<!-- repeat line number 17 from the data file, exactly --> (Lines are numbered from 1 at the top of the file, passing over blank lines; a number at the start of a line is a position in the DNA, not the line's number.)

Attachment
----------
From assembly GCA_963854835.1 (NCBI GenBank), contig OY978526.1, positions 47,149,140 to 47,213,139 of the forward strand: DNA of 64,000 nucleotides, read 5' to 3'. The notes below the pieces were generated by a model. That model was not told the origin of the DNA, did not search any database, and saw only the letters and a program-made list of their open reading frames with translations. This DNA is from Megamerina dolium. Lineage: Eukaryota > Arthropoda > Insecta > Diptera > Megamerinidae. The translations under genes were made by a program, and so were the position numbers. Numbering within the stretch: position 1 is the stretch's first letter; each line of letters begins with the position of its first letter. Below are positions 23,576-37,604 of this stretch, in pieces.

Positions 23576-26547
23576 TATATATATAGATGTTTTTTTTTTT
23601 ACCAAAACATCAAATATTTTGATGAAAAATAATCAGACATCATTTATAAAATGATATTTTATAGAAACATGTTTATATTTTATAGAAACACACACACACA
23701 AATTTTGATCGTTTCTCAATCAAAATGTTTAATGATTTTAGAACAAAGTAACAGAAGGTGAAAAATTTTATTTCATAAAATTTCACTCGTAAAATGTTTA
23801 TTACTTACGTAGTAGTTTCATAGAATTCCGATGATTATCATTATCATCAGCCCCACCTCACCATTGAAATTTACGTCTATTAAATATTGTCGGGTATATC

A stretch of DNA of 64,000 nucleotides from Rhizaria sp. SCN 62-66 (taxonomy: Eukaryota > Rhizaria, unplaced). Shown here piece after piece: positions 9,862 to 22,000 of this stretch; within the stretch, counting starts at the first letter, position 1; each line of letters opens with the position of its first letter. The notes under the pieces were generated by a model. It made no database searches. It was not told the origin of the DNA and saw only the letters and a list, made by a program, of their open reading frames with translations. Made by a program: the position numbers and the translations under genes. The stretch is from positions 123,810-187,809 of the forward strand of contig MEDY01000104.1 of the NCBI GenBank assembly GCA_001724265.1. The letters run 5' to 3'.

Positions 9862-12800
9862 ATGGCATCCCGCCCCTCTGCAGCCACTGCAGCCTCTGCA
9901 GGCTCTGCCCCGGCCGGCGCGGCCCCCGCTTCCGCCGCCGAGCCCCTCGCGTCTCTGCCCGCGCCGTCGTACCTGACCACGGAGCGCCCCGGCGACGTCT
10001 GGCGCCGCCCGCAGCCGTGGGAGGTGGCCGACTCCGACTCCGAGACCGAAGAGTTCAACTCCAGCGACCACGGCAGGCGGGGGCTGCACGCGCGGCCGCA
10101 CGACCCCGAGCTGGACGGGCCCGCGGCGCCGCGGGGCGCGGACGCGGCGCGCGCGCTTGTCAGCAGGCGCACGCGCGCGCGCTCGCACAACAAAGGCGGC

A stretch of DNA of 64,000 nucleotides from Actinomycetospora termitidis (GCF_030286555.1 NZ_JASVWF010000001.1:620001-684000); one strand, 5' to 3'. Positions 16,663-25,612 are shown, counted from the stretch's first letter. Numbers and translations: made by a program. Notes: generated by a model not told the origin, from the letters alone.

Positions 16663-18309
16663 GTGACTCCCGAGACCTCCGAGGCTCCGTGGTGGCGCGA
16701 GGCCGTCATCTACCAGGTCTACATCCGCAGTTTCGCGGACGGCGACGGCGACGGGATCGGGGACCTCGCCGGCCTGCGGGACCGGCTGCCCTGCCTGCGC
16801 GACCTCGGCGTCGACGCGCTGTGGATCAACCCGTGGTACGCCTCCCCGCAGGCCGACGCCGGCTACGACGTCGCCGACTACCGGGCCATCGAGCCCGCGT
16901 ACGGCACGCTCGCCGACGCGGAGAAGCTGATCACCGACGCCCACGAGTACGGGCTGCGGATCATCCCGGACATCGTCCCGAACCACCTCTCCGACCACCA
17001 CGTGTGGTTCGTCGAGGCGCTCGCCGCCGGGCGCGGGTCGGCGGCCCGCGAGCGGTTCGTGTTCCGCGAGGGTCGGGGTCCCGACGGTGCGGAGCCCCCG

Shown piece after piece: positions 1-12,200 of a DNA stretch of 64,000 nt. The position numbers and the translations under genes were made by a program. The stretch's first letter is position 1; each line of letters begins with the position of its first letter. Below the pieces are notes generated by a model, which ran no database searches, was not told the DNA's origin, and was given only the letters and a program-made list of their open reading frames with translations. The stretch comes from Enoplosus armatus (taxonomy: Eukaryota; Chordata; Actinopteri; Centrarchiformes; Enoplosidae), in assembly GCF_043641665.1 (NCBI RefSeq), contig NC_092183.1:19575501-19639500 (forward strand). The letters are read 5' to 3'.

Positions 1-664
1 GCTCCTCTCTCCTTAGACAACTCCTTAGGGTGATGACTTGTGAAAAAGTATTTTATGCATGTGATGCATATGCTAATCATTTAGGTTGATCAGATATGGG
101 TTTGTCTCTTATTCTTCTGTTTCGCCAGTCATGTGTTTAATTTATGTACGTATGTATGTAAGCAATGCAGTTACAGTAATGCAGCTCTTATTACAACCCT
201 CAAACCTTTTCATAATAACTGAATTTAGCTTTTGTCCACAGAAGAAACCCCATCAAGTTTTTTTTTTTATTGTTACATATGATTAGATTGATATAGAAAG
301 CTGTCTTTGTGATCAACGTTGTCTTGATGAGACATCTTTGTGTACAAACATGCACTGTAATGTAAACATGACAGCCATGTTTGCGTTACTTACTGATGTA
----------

16801 GACCTCGGCGTCGACGCGCTGTGGATCAACCCGTGGTACGCCTCCCCGCAGGCCGACGCCGGCTACGACGTCGCCGACTACCGGGCCATCGAGCCCGCGT